Do sprints make any sense at all? We can’t go fully agile, so these artificial deadlines don’t have any added value at the first place.
After having worked on some mission critical software, this is what perhaps I hear the most from agile-skeptic people.
Let’s admit it: many domains are too rigid for sprints, continuous delivery and such. I can’t imagine a telecom company so agile, that it rolls out new software for an entire network every 1-4 weeks. Not to mention several deployments per day. Just imagine it; one tiny bug and the whole network of your provider goes down for hours. Dropped calls, unsent texts, broken 3G connections, apocalypse.
Also, I perhaps wouldn’t like my bank to deploy new software that often. I simply wouldn’t feel my money’s in safety.
What about an MRI software updated every two weeks? One single bug, and it falsely diagnoses people with lung-cancer.
Full agile is great if you are doing stuff people use for fun and not for a living. The worst that can happen there is a “please try again in a few minutes” error message. Maybe you cannot wish a happy birthday to your uncle; he might get disappointed, but no serious damage is made.
The thing is that a good majority businesses are just not suited to be entirely agile. Whatever you do at development, after a certain levels things stop being agile. “No matter” if you keep or break your sprint commitment, because the project as a whole is not to be delivered in two weeks. It’s due date is far ahead in the calendar, half a year, (even more) not to mention its first deployment date. And that’s good. Some thing just need to pass a big number of tollgates to be entirely safe to use.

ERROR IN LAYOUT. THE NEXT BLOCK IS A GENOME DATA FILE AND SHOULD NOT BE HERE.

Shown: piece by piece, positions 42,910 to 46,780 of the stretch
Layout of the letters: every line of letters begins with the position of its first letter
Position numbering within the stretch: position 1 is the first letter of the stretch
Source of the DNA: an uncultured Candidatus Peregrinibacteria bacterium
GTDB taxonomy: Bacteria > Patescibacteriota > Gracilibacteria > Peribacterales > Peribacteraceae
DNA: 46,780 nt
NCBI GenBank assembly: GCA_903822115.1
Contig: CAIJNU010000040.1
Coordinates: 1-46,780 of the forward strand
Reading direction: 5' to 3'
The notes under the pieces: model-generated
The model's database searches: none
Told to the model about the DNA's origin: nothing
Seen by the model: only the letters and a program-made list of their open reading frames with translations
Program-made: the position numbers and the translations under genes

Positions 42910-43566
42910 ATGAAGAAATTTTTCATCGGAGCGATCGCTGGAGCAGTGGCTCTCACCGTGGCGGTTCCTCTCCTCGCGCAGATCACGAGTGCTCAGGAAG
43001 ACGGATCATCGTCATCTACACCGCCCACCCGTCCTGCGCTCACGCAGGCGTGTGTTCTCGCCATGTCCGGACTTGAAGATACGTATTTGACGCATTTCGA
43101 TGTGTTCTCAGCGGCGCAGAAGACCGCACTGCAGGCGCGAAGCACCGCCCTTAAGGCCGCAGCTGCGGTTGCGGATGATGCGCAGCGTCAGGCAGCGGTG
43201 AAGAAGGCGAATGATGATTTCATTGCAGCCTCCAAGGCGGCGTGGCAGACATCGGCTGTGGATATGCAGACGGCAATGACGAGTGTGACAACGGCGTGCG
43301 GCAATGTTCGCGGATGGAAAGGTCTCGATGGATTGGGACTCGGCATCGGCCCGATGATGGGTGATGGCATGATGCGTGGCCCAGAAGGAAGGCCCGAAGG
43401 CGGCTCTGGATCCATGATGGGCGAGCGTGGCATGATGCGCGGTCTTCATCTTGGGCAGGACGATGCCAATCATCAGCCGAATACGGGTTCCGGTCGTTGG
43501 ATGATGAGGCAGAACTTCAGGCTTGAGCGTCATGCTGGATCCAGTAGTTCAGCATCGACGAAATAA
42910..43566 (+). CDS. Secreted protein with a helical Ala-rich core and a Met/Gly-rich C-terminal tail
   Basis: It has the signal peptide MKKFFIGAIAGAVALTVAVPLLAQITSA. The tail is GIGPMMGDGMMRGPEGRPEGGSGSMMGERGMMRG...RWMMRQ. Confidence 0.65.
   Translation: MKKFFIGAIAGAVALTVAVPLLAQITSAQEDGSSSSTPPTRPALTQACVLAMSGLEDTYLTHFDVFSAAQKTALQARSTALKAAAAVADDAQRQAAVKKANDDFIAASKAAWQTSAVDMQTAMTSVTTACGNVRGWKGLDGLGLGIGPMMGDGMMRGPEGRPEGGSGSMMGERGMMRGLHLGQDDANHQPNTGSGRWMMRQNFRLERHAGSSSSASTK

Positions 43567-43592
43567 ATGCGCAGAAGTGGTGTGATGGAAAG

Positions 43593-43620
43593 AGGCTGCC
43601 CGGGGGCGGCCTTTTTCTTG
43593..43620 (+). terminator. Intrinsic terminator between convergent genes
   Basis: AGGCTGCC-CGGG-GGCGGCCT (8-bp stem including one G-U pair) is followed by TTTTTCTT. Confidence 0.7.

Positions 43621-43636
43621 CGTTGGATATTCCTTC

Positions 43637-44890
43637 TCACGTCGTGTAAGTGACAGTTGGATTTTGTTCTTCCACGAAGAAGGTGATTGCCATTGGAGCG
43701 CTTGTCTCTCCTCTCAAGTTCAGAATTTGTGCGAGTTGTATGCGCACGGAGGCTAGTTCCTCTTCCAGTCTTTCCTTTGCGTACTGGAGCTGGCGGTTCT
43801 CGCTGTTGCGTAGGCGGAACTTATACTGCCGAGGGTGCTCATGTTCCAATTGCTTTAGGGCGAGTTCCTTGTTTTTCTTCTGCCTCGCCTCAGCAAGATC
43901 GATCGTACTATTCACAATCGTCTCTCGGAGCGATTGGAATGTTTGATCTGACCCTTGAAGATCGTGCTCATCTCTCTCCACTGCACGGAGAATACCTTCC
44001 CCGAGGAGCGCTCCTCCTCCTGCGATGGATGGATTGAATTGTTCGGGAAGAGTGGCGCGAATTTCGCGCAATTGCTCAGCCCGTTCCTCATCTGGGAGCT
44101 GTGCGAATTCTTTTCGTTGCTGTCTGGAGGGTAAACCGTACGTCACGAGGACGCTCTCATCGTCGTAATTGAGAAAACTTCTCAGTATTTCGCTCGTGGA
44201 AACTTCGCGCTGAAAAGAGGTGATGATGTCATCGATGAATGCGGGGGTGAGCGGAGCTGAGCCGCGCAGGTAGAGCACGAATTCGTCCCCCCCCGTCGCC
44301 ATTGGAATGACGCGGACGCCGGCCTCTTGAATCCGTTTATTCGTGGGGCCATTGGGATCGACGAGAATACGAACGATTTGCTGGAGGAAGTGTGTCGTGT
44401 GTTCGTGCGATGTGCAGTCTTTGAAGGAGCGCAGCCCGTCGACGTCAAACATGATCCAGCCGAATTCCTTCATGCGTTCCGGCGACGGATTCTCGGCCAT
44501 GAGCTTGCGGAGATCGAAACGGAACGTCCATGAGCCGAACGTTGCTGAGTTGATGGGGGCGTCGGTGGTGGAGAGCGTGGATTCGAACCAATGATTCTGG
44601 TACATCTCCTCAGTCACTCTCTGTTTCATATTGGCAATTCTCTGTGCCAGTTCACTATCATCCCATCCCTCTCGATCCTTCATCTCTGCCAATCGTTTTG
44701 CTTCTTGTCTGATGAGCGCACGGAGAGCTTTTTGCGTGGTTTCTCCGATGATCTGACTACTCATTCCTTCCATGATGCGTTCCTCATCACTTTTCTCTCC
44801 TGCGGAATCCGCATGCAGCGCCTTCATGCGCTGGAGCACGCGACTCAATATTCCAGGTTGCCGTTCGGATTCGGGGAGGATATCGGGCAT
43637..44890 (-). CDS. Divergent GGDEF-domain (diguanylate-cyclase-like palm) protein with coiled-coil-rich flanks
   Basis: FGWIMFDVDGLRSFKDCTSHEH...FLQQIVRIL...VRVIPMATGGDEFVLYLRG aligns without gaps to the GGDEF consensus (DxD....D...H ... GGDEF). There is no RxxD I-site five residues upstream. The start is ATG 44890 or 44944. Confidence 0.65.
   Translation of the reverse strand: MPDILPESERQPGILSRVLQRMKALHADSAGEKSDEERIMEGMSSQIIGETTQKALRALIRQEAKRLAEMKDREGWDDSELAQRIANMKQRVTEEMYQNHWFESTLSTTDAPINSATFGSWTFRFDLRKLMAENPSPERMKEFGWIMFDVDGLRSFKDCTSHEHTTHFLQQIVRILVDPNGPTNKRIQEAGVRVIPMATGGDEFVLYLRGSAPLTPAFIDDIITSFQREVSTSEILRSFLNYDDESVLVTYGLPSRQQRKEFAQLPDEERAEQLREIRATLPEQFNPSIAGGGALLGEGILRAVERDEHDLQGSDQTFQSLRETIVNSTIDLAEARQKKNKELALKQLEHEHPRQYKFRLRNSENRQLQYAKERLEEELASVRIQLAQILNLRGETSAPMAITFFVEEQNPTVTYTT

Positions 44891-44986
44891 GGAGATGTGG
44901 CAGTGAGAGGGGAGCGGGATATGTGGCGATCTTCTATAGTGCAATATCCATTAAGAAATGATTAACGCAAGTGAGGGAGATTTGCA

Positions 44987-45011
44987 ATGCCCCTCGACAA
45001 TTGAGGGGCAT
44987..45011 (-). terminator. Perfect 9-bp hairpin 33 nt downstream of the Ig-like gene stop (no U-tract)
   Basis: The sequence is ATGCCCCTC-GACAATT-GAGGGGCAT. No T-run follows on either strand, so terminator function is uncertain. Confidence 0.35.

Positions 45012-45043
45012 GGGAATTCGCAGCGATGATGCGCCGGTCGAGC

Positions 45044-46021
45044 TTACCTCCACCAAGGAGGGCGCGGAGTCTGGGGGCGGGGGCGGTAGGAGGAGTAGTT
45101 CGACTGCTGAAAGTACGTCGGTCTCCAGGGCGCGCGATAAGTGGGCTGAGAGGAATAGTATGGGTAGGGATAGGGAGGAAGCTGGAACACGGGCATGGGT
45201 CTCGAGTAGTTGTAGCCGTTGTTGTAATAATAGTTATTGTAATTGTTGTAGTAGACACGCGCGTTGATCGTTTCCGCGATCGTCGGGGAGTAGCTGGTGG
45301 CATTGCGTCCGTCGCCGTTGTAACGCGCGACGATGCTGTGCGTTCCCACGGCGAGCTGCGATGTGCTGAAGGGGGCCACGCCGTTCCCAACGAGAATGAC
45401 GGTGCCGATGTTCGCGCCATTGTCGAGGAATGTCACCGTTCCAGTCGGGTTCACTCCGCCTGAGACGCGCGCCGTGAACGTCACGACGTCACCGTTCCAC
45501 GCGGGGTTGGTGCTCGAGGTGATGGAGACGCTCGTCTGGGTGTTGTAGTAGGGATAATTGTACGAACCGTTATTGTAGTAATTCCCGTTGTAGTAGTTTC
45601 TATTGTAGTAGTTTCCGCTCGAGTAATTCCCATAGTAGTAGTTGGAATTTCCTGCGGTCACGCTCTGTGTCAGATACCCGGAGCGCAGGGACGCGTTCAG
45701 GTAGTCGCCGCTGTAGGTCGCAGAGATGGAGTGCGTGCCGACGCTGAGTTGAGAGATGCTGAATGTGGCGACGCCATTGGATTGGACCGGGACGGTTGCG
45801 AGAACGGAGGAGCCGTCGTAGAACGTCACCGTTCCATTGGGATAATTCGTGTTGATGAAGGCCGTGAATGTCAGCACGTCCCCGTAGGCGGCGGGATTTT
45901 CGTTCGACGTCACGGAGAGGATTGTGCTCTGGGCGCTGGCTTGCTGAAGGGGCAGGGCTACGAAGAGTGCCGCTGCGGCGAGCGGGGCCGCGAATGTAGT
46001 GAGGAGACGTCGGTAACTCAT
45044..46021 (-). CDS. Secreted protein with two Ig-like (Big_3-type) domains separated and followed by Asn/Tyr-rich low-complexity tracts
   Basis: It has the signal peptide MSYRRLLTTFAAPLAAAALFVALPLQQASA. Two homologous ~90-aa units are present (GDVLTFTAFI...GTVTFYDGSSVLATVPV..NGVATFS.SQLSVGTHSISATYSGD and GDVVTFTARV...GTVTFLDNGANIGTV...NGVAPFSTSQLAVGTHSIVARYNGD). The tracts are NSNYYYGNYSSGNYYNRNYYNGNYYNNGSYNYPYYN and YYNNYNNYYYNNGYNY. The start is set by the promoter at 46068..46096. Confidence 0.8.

Is it worth to do sprints and/or continuous (internal) delivery then? Definitely. Creating a complex system is much easier when done in chunks of work; iterations, user stories, tasks. They bring the feeling of getting something done every two weeks, every day, every hour. They also help keeping the focus, staying organized. One task at any given time. Smaller pieces are easier made bug-free and more maintainable.
Even if you can’t save the world (=make agile enterprise-level) the benefits of sprints can be huge if done right. Also, in such tough industries odds are pretty high that there is some kind of complex legacy process in place. As processes are never perfect, sprints offer a pretty fine opportunity to revise them. It “sometimes” even makes people happy to have their voices heard.
Sprints, put it simple, are an awesome way of getting better stuff out of a team; better performance, better processes, better mood. Maybe it’s time giving them a try?